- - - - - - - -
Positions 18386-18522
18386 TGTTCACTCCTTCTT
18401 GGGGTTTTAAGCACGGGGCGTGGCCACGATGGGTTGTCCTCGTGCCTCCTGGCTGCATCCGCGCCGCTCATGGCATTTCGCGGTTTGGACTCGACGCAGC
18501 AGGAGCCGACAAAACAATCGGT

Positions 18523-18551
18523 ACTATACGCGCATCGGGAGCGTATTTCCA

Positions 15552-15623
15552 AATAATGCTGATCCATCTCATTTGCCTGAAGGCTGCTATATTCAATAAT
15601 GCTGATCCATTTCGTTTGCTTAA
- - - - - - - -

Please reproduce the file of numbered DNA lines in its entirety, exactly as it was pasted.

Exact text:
Positions 18386-18522
18386 TGTTCACTCCTTCTT
18401 GGGGTTTTAAGCACGGGGCGTGGCCACGATGGGTTGTCCTCGTGCCTCCTGGCTGCATCCGCGCCGCTCATGGCATTTCGCGGTTTGGACTCGACGCAGC
18501 AGGAGCCGACAAAACAATCGGT

Positions 18523-18551
18523 ACTATACGCGCATCGGGAGCGTATTTCCA

Positions 15552-15623
15552 AATAATGCTGATCCATCTCATTTGCCTGAAGGCTGCTATATTCAATAAT
15601 GCTGATCCATTTCGTTTGCTTAA